Ibn al-Haytham is considered by some to be the founder of experimental psychology and psychophysics, for his pioneering work on the psychology of visual perception in the Book of Optics. In Book III of the Book of Optics, Ibn al-Haytham was the first scientist to argue that vision occurs in the brain, rather than the eyes. He pointed out that personal experience has an effect on what people see and how they see, and that vision and perception are subjective.
"Not only is every sensation attended by a corresponding change localized in the sense-organ, which demands a certain time, but also, between the stimulation of the organ and consciousness of the perception an interval of time must elapse, corresponding to the transmission of stimulus for some distance along the nerves."
Avicenna was a pioneer of psychophysiology and psychosomatic medicine. He recognized 'physiological psychology' in the treatment of illnesses involving emotions, and developed a system for associating changes in the pulse rate with inner feelings, which is seen as an anticipation of the word association test attributed to Carl Jung. Avicenna was also a pioneer of neuropsychiatry. He first described numerous neuropsychiatric conditions, including hallucination, insomnia, mania, nightmare, melancholia, dementia, epilepsy, paralysis, stroke, vertigo and tremor.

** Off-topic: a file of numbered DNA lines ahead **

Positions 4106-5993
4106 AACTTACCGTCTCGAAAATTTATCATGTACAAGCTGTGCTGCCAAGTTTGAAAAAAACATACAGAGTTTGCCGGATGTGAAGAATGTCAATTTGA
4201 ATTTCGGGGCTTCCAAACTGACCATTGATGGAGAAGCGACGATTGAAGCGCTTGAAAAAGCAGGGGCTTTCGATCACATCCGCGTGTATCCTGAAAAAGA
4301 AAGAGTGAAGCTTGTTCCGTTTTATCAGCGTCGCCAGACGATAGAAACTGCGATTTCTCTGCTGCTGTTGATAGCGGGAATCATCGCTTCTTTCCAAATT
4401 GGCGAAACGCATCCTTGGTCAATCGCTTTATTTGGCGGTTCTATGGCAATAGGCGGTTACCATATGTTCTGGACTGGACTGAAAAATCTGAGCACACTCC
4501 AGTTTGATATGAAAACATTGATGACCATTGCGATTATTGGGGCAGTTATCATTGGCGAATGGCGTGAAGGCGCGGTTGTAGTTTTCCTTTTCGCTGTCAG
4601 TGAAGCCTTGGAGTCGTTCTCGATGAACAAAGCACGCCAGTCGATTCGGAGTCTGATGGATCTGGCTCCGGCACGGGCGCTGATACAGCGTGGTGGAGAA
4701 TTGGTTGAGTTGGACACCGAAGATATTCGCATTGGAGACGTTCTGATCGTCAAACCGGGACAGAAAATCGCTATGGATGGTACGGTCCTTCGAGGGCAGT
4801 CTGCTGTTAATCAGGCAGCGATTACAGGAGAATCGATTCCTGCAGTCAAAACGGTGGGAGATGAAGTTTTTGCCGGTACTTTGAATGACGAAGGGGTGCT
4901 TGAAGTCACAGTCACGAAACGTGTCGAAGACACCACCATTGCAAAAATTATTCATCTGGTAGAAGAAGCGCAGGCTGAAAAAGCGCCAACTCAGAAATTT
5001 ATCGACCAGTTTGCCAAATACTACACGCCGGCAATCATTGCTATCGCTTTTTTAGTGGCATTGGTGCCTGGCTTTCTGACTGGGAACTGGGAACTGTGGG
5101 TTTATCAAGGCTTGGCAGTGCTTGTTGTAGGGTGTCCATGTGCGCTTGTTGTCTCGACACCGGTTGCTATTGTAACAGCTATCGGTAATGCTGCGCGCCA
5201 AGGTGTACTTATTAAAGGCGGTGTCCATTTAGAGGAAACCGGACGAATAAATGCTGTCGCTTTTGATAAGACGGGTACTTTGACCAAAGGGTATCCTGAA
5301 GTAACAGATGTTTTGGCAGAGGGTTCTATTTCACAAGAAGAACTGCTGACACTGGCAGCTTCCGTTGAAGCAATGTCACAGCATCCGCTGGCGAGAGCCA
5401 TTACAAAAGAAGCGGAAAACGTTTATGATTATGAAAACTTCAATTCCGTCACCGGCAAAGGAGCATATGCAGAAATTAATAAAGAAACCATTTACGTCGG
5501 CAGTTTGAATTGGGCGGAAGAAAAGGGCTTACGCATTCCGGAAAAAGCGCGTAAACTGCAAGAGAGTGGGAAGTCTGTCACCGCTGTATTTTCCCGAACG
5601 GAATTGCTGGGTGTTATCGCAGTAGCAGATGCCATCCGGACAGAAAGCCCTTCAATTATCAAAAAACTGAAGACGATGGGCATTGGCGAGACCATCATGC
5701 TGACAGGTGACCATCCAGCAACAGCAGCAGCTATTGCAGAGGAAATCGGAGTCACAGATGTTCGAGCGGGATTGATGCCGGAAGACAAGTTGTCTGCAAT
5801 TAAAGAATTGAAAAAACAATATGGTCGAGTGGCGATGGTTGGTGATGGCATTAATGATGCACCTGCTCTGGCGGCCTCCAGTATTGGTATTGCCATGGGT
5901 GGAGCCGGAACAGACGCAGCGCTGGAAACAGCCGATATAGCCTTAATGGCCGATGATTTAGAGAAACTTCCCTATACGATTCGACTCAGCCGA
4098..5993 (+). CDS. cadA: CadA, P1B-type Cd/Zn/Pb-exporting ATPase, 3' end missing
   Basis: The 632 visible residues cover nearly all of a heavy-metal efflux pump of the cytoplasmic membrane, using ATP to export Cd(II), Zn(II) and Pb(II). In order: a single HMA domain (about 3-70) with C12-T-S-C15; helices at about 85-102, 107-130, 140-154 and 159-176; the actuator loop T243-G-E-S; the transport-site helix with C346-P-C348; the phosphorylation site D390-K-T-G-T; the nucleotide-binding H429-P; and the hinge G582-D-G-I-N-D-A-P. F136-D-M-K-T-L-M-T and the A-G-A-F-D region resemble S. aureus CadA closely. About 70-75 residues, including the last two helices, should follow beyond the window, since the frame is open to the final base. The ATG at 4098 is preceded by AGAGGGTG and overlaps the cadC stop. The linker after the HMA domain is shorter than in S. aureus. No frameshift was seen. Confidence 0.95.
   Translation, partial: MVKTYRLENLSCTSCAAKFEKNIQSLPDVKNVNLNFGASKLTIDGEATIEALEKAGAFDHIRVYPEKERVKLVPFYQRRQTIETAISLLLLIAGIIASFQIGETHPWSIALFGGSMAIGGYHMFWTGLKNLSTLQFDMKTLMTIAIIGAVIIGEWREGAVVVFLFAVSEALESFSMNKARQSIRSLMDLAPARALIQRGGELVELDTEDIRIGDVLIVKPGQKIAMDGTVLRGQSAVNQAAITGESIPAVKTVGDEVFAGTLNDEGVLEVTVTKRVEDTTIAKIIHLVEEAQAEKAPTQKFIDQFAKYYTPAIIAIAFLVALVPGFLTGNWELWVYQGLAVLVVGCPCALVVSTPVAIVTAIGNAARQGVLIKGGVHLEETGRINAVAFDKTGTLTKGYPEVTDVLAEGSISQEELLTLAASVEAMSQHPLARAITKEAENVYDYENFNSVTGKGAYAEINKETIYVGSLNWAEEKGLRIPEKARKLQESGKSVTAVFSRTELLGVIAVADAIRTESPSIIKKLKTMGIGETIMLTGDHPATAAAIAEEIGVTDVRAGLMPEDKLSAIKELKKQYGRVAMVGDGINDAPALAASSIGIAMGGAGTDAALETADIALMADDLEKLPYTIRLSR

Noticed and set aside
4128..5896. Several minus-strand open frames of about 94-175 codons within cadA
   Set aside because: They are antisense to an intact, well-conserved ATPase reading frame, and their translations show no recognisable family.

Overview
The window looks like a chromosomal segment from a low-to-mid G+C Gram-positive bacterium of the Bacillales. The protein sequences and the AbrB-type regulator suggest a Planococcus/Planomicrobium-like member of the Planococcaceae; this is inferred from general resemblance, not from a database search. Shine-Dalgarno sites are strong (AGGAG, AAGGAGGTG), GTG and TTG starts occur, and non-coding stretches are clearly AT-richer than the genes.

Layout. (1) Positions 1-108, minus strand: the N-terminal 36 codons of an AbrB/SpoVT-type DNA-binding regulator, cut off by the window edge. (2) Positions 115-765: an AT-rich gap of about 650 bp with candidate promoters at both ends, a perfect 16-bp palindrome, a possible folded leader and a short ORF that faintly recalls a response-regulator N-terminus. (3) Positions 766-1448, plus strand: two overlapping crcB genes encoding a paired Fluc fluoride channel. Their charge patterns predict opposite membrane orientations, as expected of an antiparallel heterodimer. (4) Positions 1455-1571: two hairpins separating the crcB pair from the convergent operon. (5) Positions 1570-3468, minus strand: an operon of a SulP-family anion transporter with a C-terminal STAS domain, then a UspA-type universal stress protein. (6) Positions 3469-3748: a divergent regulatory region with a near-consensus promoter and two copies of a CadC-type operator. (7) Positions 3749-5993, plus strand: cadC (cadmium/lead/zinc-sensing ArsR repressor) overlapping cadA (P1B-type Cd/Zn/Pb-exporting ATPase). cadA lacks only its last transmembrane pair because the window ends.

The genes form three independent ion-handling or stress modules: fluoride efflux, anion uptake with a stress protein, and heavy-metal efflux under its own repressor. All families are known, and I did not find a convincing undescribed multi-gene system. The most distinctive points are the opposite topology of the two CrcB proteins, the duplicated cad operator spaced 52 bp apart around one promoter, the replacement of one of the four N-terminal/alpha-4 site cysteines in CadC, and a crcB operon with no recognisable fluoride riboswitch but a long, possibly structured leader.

The earliest works on social psychology and animal psychology were written by al-Jahiz (766–868), an Afro-Arab scholar who wrote a number of works dealing with the social organization of ants and with animal communication and psychology.
Al-Farabi's Social Psychology and Model City were also some of the first treatises to deal with social psychology. Al Farabi's parents were both Persian/Iranian. His family was forced to adopt Islam. His thinking and writings were intrinsically derived from his Persian heritage. His name is based on the name of the Farab river in Iran. He stated that "an isolated individual could not achieve all the perfections by himself, without the aid of other individuals." He wrote that it is the "innate disposition of every man to join another human being or other men in the labor he ought to perform." He concluded that in order to "achieve what he can of that perfection, every man needs to stay in the neighborhood of others and associate with them." Al-Farabi's treatise Meanings of the Intellect dealt with music therapy, where he discussed the therapeutic effects of music on the soul.
- Islamic sociology
- Early reforms under Islam
- Islamic Golden Age
- Islamic economic jurisprudence
- Islamic science